The discharge line leading from the compressor extends to the separator of my invention, which is indicated in schematic form in FIG. 1 by reference character 22. The Freon gas which is purged of oil is transferred through passage 24 to the inlet side of condenser 23. The outlet side of the condenser 23 communicates with the evaporator 16 through passage 24.

In a preferred embodiment of my invention, approximately 1 to 1.5 gallons per minute of oil is passed from the separator to the inlet side of the oil cooler through passage 26. A filler 28 may be located in this passage if this is desired.

The low pressure gas passing to the compressor through line 12 may be approximately 65 F. When it is compressed and mixed with oil, its temperature is raised to 200 F. and its pressure is raised to approximately 200 psi at 500 rpm. A slight temperature drop occurs as the oil is separated and returned through line 26 to the inlet side of the oil cooler. The temperature of the oil on the outlet side of the oil cooler may be approximately The condenser inlet temperature is approximately 5 less than the outlet temperature of the compressor. The

outlet temperature for the condenser is about 60 less than its inlet temperature. The condensate passes under pressure through flow restricting orifice 30 located in line 24 thereby reducing the pressure and allowing the liquid to evaporate in evaporator 16.

Unlike reciprocating piston compressors which have only about 1 percent to 4 percent of oil in the refrigerant, a relatively large proportion of oil is used in a vaporized form in the circuit illustrated in FIG. 1. A larger quantity of oil is required in the circuit because of the rotary compressor which has a need for a larger quantity of oil to effect sealing. The oil itself is preferably a synthetic lubricant of low solubility for the refrigerant. Because of the larger quantity of oil required for any given volume of refrigerant, the problem of separation becomes more important. This separating action is made possible by the improvement of my invention.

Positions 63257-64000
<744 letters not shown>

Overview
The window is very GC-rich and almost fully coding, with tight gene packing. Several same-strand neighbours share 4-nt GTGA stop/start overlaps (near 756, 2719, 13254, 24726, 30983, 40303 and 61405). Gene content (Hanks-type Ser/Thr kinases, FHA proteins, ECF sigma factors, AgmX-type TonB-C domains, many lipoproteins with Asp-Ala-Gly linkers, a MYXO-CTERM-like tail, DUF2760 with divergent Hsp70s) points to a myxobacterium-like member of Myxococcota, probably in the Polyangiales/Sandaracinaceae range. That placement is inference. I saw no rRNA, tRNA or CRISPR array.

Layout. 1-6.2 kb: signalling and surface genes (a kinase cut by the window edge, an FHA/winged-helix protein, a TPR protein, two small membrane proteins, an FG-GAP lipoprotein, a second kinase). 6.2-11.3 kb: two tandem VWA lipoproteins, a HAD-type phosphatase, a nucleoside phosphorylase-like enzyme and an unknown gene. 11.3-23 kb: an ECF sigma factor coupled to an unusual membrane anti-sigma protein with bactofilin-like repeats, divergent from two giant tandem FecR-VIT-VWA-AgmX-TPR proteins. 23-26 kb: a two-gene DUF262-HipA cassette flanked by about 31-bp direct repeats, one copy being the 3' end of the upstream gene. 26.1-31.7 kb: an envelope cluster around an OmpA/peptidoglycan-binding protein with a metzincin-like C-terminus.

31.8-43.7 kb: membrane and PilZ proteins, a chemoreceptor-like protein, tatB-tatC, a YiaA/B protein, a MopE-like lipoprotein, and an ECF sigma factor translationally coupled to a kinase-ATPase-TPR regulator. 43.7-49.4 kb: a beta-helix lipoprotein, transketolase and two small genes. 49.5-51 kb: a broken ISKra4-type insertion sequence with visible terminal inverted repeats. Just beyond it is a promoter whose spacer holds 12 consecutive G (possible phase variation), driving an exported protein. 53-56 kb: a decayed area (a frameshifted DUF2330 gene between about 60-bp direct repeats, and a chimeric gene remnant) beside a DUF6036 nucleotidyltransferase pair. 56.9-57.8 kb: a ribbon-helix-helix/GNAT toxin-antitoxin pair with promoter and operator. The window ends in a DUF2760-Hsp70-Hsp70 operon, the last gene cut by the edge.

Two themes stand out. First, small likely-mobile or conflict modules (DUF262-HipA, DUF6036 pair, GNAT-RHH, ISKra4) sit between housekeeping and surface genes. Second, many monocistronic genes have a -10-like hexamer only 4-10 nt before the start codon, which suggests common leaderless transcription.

My improved separator includes a housing 32 which may be formed in two parts shown at 34 and 36. Each part'forms a portion of a cylinder. They are arranged in an overlapping relationship to permit a welded joint An inlet nozzle 40 communicates with the high pressure gas and oil line 14, a suitable fitting 42 being provided for this purpose. The discharge end of the nozzle is flattened, as shown in FIG. 4 at 44, and the angle to the nozzle is arranged in general tangential disposition with respect to the internal cylindrical wall 46 of the housing part 34.

A cylindrical baffle 48 is secured in sequential disposition within the housing part'34 and is welded at 50 to end wall 52 of the housing part 34. The end wall 52 is formed with-an opening 54 which communicates with a cylindrical screen 56. The screen is formed of 100 mesh wire. A coil spring 58 is arranged within the screen 56 to prevent collapsing. An end plug 60 is secured in the lower end of the screen 56. A cylindrical fitting on end plate 62 is positioned within the opening 54 and within the surrounding end of the screen 56. End plate 62 is formed with an opening to receive a fluid fitting 64 which-forms a part of the line 24 described previously.

The cylindrical chamber defined by the housing part 34 and the cylindrical, concentric baffle 56 functions as a swirl chamber for the gas and oil mixture that is discharged into it in a tangential direction from the nozzle 40. The centrifuging action thus produced causes the oil to separate and to pass downwardly under the force of gravity into a collecting chamber defined by the lower housing portion 36. A second screen 66 is situated at the base of the housing portion 36 so that it'may serve as a coalescer for the swirling fluid. The liquified oil separated from the admixture is collected and distributed through opening 68 formed in the base of housing portion 36. This opening forms a part of line 26 described previously.